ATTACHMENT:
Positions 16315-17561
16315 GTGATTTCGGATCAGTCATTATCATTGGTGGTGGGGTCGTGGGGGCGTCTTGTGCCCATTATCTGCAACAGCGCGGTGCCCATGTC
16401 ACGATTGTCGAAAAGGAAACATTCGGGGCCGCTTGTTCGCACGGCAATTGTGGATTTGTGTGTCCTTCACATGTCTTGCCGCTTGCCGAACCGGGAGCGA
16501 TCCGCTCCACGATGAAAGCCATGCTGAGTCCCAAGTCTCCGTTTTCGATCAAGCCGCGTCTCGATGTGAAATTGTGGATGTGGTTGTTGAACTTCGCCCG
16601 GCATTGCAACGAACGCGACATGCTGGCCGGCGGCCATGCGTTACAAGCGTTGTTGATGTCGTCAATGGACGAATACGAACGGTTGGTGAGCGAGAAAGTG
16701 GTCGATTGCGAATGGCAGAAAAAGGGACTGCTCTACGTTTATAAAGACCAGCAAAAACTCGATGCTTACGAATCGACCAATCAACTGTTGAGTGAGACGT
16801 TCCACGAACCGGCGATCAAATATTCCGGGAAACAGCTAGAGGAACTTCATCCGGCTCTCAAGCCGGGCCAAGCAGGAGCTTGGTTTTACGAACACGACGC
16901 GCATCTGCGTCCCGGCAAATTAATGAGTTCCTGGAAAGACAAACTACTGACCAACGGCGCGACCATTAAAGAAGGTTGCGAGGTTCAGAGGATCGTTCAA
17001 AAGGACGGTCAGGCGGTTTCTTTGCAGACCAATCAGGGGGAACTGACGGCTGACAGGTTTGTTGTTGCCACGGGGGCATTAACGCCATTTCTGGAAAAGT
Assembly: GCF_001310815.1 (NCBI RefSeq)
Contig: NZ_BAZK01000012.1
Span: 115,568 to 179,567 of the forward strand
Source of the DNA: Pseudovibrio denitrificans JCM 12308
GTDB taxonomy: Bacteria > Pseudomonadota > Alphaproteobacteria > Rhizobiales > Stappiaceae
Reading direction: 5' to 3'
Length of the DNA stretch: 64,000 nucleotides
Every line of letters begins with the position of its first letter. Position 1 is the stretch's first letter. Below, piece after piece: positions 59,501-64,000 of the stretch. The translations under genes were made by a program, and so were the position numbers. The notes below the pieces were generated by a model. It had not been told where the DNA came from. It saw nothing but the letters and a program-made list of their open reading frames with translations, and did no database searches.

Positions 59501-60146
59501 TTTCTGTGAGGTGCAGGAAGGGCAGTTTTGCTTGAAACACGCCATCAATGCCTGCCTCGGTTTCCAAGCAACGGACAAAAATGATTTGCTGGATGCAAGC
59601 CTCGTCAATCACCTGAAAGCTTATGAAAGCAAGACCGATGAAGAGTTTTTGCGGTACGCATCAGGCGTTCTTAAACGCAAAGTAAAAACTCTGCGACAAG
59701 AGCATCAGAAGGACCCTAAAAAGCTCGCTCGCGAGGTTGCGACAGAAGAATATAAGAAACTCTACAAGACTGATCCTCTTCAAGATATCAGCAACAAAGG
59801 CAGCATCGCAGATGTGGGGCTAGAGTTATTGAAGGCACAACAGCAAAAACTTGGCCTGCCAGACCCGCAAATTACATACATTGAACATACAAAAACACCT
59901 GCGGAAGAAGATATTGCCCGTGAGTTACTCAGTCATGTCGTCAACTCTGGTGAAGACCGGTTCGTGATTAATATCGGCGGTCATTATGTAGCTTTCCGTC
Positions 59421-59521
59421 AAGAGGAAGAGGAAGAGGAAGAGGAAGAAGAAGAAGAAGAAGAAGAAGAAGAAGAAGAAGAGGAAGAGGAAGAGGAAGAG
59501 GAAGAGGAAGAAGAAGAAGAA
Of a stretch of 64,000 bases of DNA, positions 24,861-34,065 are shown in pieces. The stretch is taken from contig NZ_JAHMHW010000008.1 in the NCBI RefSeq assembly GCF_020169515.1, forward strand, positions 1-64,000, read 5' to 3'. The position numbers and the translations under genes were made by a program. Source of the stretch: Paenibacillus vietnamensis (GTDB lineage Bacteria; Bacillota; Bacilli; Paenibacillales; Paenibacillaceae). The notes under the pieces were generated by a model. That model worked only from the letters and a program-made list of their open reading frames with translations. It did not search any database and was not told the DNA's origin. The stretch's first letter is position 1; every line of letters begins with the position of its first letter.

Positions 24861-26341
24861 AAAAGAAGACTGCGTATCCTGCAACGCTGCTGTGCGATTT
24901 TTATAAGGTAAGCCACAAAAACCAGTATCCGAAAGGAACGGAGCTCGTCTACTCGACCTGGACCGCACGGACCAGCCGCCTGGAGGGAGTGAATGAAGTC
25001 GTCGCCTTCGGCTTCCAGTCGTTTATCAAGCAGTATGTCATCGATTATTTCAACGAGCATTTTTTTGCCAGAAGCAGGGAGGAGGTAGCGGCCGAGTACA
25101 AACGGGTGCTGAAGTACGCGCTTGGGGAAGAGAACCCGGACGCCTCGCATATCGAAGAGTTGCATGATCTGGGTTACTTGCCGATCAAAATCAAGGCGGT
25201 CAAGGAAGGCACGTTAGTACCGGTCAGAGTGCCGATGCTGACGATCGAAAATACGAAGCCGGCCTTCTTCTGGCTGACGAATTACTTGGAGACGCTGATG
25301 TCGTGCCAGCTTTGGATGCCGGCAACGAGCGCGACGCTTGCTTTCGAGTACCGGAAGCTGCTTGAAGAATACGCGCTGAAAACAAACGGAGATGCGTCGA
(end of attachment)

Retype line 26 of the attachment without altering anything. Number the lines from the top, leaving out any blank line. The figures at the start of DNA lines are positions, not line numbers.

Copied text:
59501 GAAGAGGAAGAAGAAGAAGAA